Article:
The Rebirth of U.S. Manufacturing

Steve Wildstrom / June 5th, 2013

“The age of labor arbitrage is over,” General Electric CEO Jeff Imelt declared at the D11 conference last week.

Signs that he is right are all around us. Today, Lenovo–a Chinese company owned partly by the Chinese government–opened its first U.S. plant in Whittset, NC., (photo) where it will make ThinkPads, commercial desktops, and servers for the North American market. Motorola announced at the same D11 conference that it will manufacture its new Moto X phone in Texas. Apple also plans to return Mac manufacturing to the U.S. at a Texas facility.

What is happening is simple. For the past 25 years or so, multinational manufacturers have chased low labor costs around the world. For a long time, China seemed like the promised land with a seemingly unlimited supply of cheap workers and and business-friendly–that is to say, extremely lax, labor and environmental standards. But a funny thing happened. The supply of qualified labor turned out to be finite after all and rates are rising. And china belatedly realized that its environment, especially the air, could only absorb so much pollution before it began poisoning its people. Growth had to slow.

At the same time, advances in robotic manufacturing mean that the labor content of electronic devices is plunging making labor costs less and less of a factor in deciding where to build. But logistics costs, especially the cost of air or ocean shipping, are going up. That’s an argument to source manufacturing closer to markets. A great deal of high-tech manufacturing will remain in china, in large part because the Chinese have developed and exquisitely well tuned supply chain to keep plants stocked with components while minimizing inventory. But some will move, in many cases, to Mexico or the U.S.

The decline of labor input helps explain why a rebirth of U.S. manufacturing will not produce a surge in U.S. manufacturing employment.  Many of the U.S. manufacturing jobs that have disappeared since the 1970s did move to China, they just vanished. And the production is coming back precisely because not much expensive labor is required. The Lenovo plant. for example, will only employ 115 production workers.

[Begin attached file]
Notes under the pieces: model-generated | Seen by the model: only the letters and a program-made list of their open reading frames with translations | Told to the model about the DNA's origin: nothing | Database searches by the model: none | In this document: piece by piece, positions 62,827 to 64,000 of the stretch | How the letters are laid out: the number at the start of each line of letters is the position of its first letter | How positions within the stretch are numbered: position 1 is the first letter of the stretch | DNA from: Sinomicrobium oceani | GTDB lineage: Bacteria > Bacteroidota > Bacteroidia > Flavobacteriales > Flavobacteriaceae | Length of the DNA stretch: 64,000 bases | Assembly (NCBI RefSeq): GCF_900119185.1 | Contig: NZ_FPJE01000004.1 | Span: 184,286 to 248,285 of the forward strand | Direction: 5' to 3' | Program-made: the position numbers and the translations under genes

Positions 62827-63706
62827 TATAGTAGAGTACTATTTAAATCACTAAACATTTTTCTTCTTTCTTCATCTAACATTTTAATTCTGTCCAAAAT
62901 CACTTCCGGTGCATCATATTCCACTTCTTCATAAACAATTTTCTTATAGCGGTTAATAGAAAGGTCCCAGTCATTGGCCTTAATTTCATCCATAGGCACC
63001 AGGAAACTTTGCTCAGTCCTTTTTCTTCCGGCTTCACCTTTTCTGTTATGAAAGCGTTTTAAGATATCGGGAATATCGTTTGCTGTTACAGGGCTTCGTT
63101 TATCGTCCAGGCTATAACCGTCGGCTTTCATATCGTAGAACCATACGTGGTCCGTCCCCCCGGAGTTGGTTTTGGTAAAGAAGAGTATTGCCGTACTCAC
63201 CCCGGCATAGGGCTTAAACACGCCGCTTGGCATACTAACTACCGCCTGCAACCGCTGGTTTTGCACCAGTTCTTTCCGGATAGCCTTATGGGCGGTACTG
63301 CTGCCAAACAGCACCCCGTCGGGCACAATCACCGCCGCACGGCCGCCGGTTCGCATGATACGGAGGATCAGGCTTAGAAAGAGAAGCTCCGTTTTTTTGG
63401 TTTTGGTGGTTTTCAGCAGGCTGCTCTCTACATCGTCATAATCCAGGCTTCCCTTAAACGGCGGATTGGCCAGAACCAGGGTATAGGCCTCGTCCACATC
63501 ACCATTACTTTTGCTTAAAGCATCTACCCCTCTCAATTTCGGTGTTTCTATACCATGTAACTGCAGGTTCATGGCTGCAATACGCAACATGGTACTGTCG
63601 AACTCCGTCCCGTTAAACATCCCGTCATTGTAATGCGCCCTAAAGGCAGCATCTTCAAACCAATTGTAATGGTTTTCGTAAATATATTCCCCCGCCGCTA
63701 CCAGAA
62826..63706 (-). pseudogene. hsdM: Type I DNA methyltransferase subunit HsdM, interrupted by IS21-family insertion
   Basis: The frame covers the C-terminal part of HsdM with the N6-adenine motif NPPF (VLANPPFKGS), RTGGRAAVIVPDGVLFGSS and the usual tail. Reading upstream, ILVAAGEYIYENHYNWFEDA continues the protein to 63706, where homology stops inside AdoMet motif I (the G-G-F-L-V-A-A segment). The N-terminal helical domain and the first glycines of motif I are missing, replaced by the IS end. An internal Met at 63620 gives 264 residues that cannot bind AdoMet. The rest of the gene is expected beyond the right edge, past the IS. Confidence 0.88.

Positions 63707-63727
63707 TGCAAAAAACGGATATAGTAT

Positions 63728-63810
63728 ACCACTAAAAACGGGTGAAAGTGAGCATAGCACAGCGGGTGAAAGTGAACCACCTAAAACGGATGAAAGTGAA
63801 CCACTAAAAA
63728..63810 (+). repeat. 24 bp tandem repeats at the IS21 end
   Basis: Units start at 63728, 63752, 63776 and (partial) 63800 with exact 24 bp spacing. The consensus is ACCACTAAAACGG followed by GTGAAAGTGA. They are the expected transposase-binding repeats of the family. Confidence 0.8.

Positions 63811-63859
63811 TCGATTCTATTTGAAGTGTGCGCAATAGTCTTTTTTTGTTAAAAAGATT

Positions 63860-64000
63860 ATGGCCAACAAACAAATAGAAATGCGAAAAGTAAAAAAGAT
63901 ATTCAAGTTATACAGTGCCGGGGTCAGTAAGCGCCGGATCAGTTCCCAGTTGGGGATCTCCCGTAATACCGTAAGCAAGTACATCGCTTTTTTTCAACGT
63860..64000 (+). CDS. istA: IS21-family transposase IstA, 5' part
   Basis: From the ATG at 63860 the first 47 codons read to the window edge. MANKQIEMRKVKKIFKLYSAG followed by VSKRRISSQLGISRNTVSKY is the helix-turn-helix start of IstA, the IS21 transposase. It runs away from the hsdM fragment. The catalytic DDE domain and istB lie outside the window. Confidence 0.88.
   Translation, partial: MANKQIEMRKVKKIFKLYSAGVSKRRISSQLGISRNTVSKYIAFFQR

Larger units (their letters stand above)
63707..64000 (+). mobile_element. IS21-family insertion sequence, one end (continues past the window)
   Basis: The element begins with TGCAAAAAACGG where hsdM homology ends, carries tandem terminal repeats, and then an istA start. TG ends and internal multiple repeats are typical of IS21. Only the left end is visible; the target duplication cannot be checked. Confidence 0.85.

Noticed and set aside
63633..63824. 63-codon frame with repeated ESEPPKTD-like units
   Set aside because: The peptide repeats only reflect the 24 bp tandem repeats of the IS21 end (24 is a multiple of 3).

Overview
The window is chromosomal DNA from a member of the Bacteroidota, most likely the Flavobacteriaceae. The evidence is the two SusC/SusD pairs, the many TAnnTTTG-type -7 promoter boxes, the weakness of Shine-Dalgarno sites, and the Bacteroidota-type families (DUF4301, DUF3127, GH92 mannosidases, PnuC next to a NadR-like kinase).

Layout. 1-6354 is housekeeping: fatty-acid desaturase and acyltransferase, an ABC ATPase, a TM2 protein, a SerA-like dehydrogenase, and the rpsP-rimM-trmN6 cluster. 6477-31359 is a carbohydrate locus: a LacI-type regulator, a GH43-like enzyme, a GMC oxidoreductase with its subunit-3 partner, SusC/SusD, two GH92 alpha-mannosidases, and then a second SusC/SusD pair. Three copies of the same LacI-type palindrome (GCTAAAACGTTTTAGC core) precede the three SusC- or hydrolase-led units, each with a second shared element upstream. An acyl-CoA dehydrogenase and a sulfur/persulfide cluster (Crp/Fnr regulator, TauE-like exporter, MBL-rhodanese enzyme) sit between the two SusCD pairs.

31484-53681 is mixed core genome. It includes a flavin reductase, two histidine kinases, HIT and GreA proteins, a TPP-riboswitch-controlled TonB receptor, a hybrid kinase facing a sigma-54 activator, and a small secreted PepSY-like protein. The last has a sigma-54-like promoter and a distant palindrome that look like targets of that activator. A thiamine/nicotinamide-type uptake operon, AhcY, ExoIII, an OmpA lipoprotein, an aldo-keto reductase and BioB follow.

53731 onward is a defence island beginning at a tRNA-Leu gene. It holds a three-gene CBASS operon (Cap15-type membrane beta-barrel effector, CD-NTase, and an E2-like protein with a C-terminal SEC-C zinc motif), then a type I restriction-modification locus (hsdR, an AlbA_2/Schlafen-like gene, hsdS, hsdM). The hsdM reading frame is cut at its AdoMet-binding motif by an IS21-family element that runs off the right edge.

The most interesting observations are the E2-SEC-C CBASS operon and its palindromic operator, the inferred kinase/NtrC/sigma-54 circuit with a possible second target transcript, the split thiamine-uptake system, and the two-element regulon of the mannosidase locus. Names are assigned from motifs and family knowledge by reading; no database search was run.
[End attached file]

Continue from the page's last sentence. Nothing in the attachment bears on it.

Still, growth in manufacturing is a boon for the economy. The jobs it does produce tend to be better than old factory jobs, though they also require higher skills. And factories produce a lot of secondary employment–everything from construction workers to cooks and waitstaff to transport workers.

 

Steve Wildstrom

Steve Wildstrom is veteran technology reporter, writer, and analyst based in the Washington, D.C. area. He created and wrote BusinessWeek’s Technology & You column for 15 years. Since leaving BusinessWeek in the fall of 2009, he has written his own blog, Wildstrom on Tech and has contributed to corporate blogs, including those of Cisco and AMD and also consults for major technology companies.
  • Rich

    It’s been happening since forever. The advance of technology destroys some jobs but it also creates new ones with higher skill levels. Presumably this is the main reason why over time, more and more education has been required to participate in the workforce but cause and effect may run in both directions in that situation, i.e. a more educated populace may result in more highly-skilled work, too.

    Today a degree is as necessary for starting a career as a high school diploma was 60 years ago. The downside is that the demand for seats in the college classroom now exceeds the supply of available seats by at least 2:1, allowing higher education to think of itself as a business and jack up tuition rates faster than healthcare has pushed up its charges, which is a trend that I personally deplore, since it loads up 22 year olds with debts of $50,000 or higher. I just can’t call that upward spiral anything but the effect of greed in people who I thought were less avaricious.

    I’ve seen it suggested that the money for college would be better spent on buying stock, because at the end of a career it would yield a higher return than the higher salary of a degreed employee does. But that would only work if the money invested in the stock market were never touched until retirement.

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